U.S. lawmakers blast Coca-Cola, Visa and other sponsors of Beijing Olympics

The giant Olympic rings, which are being temporarily removed for maintenance, are seen behind Japan's national flag, at the waterfront area at Odaiba Marine Park in Tokyo
The giant Olympic rings, which are being temporarily removed for maintenance, are seen behind Japan's national flag, amid the coronavirus disease (COVID-19) outbreak, at the waterfront area at Odaiba Marine Park in Tokyo, Japan August 6, 2020. REUTERS/Kim Kyung-Hoon/File Photo

WASHINGTON, July 27 (Reuters) - A bipartisan panel in the U.S. Congress on Tuesday blasted U.S.-based corporate sponsors of the 2022 Beijing Winter Olympics, including Coca-Cola, Visa Inc and Airbnb, accusing them of putting profits ahead of accusations of genocide in China.

Republican Representative Chris Smith said in a hearing of the Congressional-Executive Commission on China that the sponsors needed to reconcile their "ostensible commitment to human rights" with subsidizing an Olympics where the host country is "actively committing human rights abuses."

Smith asked each of the executives representing Airbnb (ABNB.O), Coca-Cola (KO.N), Intel (INTC.O), Visa Inc (V.N) and Procter & Gamble (PG.N) whether the Beijing Olympics should be relocated or postponed due to concerns over human rights violations. All of them declined to opine, or said they had no responsibility over site selection.

"We do not make decisions on these host locations. We support and follow the athletes wherever they compete," said Paul Lalli, Coca-Cola's global vice president for human rights.

When asked about the U.S. government determination that China was committing a genocide against Uyghurs and other Muslim minority groups, only Steve Rodgers, executive vice president and general counsel for Intel, said he believed it.

"I've read the State Department report. I've studied it, and I believe its conclusions," Rodgers said, drawing praise from Republican Senator Tom Cotton for his "straight answer."

Other executives said they respected the U.S. government's conclusions, but would not weigh in on the matter.

The executives represent the five U.S. companies that have sponsorship commitments running through the Beijing Games under the official Olympic Partner (TOP) Program.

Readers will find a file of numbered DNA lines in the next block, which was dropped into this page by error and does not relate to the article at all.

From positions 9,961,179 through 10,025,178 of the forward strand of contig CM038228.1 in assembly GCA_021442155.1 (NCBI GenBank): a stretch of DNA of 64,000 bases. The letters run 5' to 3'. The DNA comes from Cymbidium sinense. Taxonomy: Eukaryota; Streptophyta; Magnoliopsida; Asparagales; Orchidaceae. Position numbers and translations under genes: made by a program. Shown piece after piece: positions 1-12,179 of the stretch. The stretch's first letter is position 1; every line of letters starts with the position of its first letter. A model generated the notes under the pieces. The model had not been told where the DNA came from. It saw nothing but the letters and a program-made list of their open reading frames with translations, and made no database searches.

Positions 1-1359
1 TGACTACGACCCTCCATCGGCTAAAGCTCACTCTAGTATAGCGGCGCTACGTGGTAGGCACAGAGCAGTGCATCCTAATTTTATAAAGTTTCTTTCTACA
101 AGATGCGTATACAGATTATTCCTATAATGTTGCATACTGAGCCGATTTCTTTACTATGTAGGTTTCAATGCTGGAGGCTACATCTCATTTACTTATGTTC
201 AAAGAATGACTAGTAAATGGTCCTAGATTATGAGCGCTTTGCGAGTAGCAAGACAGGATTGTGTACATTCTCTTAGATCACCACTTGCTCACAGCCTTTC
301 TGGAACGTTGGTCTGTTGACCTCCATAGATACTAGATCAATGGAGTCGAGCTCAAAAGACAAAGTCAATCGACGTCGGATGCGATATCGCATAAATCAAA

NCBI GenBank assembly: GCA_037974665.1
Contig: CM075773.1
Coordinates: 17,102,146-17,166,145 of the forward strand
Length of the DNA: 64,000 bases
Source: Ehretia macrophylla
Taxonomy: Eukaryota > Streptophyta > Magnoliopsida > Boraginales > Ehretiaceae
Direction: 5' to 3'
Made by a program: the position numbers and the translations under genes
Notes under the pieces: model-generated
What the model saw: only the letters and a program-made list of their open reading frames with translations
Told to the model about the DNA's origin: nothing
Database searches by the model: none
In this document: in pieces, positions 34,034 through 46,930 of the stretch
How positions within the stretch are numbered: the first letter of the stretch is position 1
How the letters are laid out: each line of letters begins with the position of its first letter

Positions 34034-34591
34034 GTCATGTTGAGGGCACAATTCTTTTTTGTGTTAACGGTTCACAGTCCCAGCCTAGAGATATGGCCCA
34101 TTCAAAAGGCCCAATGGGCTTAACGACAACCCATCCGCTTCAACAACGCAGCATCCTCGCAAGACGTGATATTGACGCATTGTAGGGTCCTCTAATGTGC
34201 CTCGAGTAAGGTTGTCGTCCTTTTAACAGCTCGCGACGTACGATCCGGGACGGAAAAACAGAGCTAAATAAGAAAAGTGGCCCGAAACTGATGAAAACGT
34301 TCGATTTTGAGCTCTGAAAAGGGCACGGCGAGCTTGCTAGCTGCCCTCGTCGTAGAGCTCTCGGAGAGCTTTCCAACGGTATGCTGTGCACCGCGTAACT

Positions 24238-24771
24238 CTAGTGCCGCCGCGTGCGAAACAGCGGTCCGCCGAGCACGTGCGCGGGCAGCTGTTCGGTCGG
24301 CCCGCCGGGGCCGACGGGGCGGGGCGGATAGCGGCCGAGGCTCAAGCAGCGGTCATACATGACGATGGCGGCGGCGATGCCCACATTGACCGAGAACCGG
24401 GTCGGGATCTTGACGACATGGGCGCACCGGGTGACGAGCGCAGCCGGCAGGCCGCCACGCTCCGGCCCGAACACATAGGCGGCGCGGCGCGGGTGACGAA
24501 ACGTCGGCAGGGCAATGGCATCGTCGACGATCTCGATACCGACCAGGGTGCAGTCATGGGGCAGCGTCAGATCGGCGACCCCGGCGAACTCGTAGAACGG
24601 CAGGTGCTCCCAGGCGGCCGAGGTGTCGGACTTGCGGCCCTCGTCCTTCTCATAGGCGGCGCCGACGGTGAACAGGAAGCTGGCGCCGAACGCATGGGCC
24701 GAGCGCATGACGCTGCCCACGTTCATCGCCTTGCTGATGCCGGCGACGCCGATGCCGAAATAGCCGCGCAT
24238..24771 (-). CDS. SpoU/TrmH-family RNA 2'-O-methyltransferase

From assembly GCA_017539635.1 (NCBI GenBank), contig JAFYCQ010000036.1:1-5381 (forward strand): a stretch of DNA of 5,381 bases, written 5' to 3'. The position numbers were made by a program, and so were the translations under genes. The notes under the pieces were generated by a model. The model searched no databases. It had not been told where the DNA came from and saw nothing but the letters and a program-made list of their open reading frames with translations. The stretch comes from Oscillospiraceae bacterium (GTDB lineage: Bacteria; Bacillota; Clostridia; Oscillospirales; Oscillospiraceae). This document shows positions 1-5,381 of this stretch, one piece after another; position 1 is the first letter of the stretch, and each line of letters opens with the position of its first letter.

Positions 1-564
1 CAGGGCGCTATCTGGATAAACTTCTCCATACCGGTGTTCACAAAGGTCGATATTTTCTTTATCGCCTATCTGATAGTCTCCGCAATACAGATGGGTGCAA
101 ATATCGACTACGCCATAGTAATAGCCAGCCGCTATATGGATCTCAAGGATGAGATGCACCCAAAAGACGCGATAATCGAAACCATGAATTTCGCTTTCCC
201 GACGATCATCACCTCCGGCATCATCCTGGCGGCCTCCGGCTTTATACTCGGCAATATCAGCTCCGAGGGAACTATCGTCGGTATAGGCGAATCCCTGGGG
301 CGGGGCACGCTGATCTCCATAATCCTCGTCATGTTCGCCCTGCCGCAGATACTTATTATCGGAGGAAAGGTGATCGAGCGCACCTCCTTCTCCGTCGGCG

Rights groups, researchers, former residents and some Western lawmakers and officials say Chinese authorities have facilitated forced labor by detaining around one million Uyghurs and other primarily Muslim minorities in camps since 2016.

President Joe Biden's administration agreed with a determination by the former Trump administration that the detention camps and other abuses amounted to genocide.

China denies wrongdoing, saying it has set up vocational training centers to combat extremism.

Liu Pengyu, spokesman for China's embassy in Washington, said the commission was "obsessed with making up all sorts of lies to vilify China" and that China had every confidence it would host an outstanding Olympic event.


Cotton called testimony at the hearing "pathetic and disgraceful."

"Obviously, every one of you, with the exception on occasion of Mr. Rodgers, was sent here with orders not to say anything that could offend the Chinese Communist Party," he said.

Democratic Representative Tom Malinowski rebuked David Holyoke, Airbnb's head of Olympics and Paralympics partnership, for not being more outspoken about criticism toward the Chinese government that it has prevented Uyghurs and Tibetans from obtaining passports and identification cards that would allow them to travel freely and register at hotels.

"In China we are required to follow local laws and regulations," Holyoke said, adding that "human rights are core to our values."

"You're just completely absolving yourself of responsibility for being complicit in abject discrimination," Malinowski said.

Asked repeatedly by Malinowski if Coca-Cola would specifically condemn any Chinese government abuses against Uyghurs, Lalli said without mentioning China: "We respect all human rights."

Malinowski noted that Coca-Cola was willing to wade into U.S. politics and condemn voting rights restrictions in its home state of Georgia, but would not criticize China's government. read more

"You are afraid of them in a way that you are not afraid of critics in the United States. I think that's shameful," Malinowski told Lalli, adding that it was "absolutely clear" that the company refused to criticize Beijing for fear it would harm its profits in China.

Reporting by Michael Martina; Editing by Richard Pullin and Paul Simao

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